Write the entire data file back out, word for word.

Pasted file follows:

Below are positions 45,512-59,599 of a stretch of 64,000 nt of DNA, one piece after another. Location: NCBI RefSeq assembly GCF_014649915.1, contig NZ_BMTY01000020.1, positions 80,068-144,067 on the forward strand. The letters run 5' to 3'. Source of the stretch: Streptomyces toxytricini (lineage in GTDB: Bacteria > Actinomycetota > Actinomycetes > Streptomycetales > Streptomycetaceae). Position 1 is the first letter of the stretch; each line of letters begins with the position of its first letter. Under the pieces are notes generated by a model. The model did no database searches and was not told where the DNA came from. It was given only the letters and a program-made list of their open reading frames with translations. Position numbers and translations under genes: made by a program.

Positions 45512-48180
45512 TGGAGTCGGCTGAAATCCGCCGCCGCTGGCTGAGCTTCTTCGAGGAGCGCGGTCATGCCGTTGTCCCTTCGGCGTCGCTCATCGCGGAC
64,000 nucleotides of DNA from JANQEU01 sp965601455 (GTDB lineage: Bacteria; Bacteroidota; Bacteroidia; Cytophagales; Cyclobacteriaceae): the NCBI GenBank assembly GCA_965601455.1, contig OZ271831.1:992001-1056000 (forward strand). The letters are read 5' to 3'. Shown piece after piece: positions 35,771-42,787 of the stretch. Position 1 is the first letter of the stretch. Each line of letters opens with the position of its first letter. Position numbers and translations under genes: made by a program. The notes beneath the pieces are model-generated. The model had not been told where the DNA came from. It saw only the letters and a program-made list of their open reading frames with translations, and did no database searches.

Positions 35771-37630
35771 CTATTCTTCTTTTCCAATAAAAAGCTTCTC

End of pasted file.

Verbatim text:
Below are positions 45,512-59,599 of a stretch of 64,000 nt of DNA, one piece after another. Location: NCBI RefSeq assembly GCF_014649915.1, contig NZ_BMTY01000020.1, positions 80,068-144,067 on the forward strand. The letters run 5' to 3'. Source of the stretch: Streptomyces toxytricini (lineage in GTDB: Bacteria > Actinomycetota > Actinomycetes > Streptomycetales > Streptomycetaceae). Position 1 is the first letter of the stretch; each line of letters begins with the position of its first letter. Under the pieces are notes generated by a model. The model did no database searches and was not told where the DNA came from. It was given only the letters and a program-made list of their open reading frames with translations. Position numbers and translations under genes: made by a program.

Positions 45512-48180
45512 TGGAGTCGGCTGAAATCCGCCGCCGCTGGCTGAGCTTCTTCGAGGAGCGCGGTCATGCCGTTGTCCCTTCGGCGTCGCTCATCGCGGAC
64,000 nucleotides of DNA from JANQEU01 sp965601455 (GTDB lineage: Bacteria; Bacteroidota; Bacteroidia; Cytophagales; Cyclobacteriaceae): the NCBI GenBank assembly GCA_965601455.1, contig OZ271831.1:992001-1056000 (forward strand). The letters are read 5' to 3'. Shown piece after piece: positions 35,771-42,787 of the stretch. Position 1 is the first letter of the stretch. Each line of letters opens with the position of its first letter. Position numbers and translations under genes: made by a program. The notes beneath the pieces are model-generated. The model had not been told where the DNA came from. It saw only the letters and a program-made list of their open reading frames with translations, and did no database searches.

Positions 35771-37630
35771 CTATTCTTCTTTTCCAATAAAAAGCTTCTC